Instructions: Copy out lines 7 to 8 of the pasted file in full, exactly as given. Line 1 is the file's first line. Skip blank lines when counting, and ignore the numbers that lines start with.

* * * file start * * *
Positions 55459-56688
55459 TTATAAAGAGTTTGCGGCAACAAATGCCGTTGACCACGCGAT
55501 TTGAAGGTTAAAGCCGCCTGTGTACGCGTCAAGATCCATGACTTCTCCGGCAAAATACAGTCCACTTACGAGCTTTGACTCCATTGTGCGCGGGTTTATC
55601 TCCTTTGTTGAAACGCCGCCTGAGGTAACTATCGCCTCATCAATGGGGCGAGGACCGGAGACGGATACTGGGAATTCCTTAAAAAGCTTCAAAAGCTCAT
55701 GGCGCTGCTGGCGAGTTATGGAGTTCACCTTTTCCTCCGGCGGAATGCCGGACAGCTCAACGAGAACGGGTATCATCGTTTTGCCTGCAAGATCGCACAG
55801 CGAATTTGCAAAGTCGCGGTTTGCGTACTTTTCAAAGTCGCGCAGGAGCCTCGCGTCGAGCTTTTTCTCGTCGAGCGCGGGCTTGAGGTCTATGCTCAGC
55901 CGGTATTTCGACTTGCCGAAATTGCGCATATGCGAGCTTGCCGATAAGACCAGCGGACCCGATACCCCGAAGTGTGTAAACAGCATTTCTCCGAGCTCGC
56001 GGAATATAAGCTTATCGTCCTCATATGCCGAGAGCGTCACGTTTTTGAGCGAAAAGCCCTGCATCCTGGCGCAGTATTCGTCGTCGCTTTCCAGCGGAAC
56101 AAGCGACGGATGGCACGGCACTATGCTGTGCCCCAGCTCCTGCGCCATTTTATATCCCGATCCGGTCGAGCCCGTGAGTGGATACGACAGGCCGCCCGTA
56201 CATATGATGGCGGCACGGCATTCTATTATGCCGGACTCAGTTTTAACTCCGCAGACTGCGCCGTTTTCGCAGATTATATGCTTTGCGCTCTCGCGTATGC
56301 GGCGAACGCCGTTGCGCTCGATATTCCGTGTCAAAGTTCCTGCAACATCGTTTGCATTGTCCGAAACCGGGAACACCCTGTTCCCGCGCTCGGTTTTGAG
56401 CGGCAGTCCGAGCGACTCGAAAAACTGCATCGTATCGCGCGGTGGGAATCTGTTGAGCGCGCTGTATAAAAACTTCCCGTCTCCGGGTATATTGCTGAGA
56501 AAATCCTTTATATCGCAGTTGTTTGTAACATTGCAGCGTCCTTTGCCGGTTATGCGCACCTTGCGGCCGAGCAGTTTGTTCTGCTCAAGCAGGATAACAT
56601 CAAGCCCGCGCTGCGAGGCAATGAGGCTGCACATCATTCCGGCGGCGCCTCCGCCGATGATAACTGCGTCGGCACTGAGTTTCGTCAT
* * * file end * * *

55901 CGGTATTTCGACTTGCCGAAATTGCGCATATGCGAGCTTGCCGATAAGACCAGCGGACCCGATACCCCGAAGTGTGTAAACAGCATTTCTCCGAGCTCGC
56001 GGAATATAAGCTTATCGTCCTCATATGCCGAGAGCGTCACGTTTTTGAGCGAAAAGCCCTGCATCCTGGCGCAGTATTCGTCGTCGCTTTCCAGCGGAAC